RESEARCH ARTICLE


Yoked Versus Self-Controlled Practice Schedules and Performance on Dual-Task Transfer Tests



Elizabeth A. Sanli*, Timothy D. Lee
Department of Kinesiology, McMaster University, 1280 Main Street West, Hamilton, ON L8S 4K1, Canada


© 2013 Sanli et al.

open-access license: This is an open access article distributed under the terms of the Creative Commons Attribution 4.0 International Public License (CC-BY 4.0), a copy of which is available at: https://creativecommons.org/licenses/by/4.0/legalcode. This license permits unrestricted use, distribution, and reproduction in any medium, provided the original author and source are credited.

* Address correspondence to this author at the Department of Kinesiology, McMaster University, 1280 Main Street West, Hamilton, ON L8S 4K1, Canada; Fax: 905-523-6011; E-mail: sanliea@mcmaster.ca


Abstract

The authors examined yoked versus self-controlled practice schedules to determine their influence in immediate and delayed dual-task performance. The task was to propel a small disc along a smooth table top, with the purpose of stopping it in a specified target area. Participants in the self-controlled schedule group chose the order in which eight acquisition targets, differing in distance from a home position, were practiced during acquisition. Members of a control group followed identical schedules to yoked participants in the self-controlled group. The authors hypothesized that those in the self-controlled group would perform with less error on retention and transfer tests and with more error on dual-task transfer tests in comparison to those in the yoked group. No differences in performance on retention, transfer, or dual-task tests were found. Possible reasons for the similar performance between groups include the provision of choice over blocks of rather than individual trials and feelings of autonomy in both groups due to choice as to how to propel the disc.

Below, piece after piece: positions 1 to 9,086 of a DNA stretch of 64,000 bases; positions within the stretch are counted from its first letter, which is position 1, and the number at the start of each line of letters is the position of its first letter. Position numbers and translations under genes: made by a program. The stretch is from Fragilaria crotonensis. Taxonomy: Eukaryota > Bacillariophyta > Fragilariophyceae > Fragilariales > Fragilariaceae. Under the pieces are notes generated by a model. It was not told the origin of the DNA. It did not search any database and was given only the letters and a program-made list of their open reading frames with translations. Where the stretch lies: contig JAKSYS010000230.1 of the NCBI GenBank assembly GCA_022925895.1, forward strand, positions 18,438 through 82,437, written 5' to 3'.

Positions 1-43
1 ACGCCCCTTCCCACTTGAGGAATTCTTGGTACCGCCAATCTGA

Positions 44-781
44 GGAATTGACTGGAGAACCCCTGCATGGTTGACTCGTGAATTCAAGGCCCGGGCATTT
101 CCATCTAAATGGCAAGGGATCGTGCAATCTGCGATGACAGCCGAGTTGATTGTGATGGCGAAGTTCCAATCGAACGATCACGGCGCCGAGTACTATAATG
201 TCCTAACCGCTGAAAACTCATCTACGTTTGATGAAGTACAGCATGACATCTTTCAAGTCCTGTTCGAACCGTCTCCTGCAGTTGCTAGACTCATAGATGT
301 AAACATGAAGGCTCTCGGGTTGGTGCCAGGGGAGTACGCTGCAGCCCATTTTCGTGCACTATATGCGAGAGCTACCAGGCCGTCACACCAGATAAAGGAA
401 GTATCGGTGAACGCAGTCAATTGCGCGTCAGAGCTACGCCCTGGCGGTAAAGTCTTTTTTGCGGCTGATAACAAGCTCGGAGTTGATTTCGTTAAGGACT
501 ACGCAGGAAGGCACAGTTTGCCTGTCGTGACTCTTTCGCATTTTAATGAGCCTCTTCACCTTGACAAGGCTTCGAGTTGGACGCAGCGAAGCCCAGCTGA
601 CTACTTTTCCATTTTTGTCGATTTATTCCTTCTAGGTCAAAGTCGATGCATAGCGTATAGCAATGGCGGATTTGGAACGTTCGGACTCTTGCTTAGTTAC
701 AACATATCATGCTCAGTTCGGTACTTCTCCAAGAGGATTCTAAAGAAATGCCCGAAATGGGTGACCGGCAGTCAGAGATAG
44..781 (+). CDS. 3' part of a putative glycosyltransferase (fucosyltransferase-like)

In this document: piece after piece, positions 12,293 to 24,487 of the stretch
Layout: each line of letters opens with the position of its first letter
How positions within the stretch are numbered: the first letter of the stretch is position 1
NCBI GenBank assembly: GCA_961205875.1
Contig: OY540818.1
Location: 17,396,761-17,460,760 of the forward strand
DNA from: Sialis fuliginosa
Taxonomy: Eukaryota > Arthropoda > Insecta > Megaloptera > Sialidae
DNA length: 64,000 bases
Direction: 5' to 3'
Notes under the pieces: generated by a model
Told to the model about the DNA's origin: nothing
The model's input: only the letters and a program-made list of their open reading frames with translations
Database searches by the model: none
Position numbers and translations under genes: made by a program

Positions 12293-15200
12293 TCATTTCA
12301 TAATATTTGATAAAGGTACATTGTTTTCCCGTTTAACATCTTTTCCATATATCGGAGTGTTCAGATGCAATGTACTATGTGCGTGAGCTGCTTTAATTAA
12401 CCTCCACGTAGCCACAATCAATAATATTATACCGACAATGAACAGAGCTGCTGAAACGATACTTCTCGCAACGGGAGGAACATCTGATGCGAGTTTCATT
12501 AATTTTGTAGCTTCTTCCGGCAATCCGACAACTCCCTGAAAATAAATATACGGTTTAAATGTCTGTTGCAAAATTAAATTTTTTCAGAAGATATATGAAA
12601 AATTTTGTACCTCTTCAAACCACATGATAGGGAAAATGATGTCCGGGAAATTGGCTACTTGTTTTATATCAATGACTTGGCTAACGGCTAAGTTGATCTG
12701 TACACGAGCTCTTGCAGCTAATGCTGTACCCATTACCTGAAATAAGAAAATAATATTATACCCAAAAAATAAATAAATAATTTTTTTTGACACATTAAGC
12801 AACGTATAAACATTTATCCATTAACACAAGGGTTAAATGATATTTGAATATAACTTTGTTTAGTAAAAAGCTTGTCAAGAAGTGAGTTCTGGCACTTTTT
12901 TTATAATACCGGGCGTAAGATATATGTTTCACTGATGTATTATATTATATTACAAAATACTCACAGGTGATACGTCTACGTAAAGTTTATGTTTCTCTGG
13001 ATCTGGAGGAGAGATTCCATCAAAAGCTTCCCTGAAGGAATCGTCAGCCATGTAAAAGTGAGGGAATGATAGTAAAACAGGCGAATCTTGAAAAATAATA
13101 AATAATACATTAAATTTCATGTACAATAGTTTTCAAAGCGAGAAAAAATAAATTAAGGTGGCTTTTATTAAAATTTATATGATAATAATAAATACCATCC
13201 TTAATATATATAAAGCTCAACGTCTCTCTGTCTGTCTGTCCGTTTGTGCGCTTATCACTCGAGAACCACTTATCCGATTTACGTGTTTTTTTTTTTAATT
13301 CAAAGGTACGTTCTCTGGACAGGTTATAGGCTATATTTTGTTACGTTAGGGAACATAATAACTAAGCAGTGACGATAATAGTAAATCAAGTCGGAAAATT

Keywords: Choice, Cognitive Effort, Explicit, Implicit, Progression, Secondary Task.